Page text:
Now this may well be a nod to my September born Virgo-ness, but I really like to begin my working from home days as clean and as fresh as I would be for my face-to-face training. When I’m showered and dressed, I feel ready to face the day; when I’m in last night’s PJ’s, I feel ready for Netflix. Of course I love to work from home in trackie bottoms and a hoodie as much as the next person – comfort and cleanliness are both winners in my book!
Jo: You still need a routine so set a timetable of daily activities so that you need to do and stick to it. I use my calendar with reminders all of the time so i don’t forget. Unlike Vicky I roll out of bed in the morning, make a cuppa and log on for the day. I work really well early in the mornings so this works perfectly for me. Then by the time Millie (my furry friend) gets up for a wee and a bit of breakfast (she is a bit lazy) I then get dressed (maybe!!!) and clean my teeth.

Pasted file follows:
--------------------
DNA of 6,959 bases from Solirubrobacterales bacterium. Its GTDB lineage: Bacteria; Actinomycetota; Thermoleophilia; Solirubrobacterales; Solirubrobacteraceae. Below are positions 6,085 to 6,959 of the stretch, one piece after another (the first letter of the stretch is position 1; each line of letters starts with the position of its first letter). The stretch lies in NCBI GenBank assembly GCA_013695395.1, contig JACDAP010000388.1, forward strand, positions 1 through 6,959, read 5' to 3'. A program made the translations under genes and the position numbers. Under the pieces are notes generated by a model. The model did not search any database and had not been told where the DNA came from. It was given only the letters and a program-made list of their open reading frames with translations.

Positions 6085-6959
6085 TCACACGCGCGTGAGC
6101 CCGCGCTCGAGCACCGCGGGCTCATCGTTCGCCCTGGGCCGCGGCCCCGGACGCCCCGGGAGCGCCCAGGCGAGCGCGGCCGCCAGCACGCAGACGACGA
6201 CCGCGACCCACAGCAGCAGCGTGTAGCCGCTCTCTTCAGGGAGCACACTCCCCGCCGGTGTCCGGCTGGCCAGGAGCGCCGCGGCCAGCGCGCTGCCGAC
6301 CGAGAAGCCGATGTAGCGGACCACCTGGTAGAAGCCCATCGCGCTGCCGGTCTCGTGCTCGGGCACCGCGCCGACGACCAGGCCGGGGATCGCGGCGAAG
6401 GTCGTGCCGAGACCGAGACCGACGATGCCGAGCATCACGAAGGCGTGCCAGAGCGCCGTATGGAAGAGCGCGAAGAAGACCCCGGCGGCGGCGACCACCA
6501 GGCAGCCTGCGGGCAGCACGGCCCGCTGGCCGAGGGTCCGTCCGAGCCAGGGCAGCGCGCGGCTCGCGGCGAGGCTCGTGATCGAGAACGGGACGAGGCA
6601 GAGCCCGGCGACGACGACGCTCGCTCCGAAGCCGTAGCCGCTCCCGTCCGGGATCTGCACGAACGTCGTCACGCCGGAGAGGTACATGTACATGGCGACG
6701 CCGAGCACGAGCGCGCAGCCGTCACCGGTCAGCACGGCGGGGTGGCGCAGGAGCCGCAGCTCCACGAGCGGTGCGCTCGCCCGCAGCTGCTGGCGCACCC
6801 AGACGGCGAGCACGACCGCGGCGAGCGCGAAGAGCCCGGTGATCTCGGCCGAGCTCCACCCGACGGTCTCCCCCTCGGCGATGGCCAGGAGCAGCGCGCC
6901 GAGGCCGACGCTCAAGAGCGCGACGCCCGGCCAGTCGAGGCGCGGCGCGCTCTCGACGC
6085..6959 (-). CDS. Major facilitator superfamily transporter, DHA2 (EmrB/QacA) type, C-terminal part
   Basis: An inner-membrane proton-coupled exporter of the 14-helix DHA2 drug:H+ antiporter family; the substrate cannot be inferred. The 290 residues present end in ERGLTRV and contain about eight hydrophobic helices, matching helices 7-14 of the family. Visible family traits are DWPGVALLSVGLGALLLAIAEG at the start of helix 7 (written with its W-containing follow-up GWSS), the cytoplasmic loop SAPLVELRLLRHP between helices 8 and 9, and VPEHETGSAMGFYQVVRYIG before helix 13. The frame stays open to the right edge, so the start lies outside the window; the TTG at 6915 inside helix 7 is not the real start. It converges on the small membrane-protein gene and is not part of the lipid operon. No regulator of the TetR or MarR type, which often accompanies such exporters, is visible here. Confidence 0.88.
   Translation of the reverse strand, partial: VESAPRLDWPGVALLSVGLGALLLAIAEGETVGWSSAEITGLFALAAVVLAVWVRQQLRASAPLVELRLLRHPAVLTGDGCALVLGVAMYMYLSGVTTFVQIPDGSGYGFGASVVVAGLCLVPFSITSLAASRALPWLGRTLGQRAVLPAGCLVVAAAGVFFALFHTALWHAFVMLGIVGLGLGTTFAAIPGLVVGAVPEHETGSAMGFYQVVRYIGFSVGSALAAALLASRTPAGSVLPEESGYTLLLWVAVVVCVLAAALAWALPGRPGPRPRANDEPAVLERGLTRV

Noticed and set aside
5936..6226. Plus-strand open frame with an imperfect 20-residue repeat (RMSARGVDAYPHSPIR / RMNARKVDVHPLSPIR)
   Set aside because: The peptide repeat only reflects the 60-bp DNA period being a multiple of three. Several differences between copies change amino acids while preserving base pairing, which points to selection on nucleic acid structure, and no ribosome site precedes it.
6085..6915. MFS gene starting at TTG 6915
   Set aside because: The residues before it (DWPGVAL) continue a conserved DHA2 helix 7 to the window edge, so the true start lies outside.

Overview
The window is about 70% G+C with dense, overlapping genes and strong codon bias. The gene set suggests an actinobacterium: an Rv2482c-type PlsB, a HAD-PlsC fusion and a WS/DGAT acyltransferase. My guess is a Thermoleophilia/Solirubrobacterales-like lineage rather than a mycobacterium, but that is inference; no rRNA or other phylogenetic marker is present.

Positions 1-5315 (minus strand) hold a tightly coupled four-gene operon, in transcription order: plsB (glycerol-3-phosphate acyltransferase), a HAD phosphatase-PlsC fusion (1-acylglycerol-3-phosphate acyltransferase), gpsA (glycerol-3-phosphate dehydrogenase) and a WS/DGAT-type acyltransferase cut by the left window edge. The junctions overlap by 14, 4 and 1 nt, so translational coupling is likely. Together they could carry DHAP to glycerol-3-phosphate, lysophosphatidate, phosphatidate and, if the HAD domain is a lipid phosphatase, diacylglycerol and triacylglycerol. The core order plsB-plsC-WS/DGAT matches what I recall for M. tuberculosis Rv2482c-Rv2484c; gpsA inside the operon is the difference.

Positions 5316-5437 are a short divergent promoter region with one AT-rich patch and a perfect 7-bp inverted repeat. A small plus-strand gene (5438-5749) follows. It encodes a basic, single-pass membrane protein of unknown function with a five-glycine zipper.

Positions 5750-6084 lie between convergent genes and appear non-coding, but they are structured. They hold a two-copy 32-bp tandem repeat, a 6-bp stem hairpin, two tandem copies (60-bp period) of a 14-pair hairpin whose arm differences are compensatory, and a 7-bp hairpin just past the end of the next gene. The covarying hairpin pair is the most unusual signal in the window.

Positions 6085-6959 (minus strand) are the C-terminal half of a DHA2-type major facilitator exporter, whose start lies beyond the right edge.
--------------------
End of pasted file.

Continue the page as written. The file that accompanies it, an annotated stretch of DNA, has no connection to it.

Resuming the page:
Time and Workload Management
Chloe: This year I’ve started to use Trello (free via www.trello.com) to let my manager know what I have done each day. I also use it as a to-do list to save time. I have one column with things to do under the days and I simply move them under the correct day when they’re completed. I archive the lists each week so they are still accessible but not clogging up my screen. To manage my own productivity expectations, I set myself a target of 3 things I plan to achieve each day.
Vicky: Managing your time and workload can be more challenging from home, especially when you factor in learning a whole new load of digital platforms to get to grips with! Screen Time can take its toll, so make sure you factor in regular breaks for you and for learners. I like to take a swift walk around the block, cuddle my cat or feed the birds. Rumour has it a dance around your living room can work wonders too!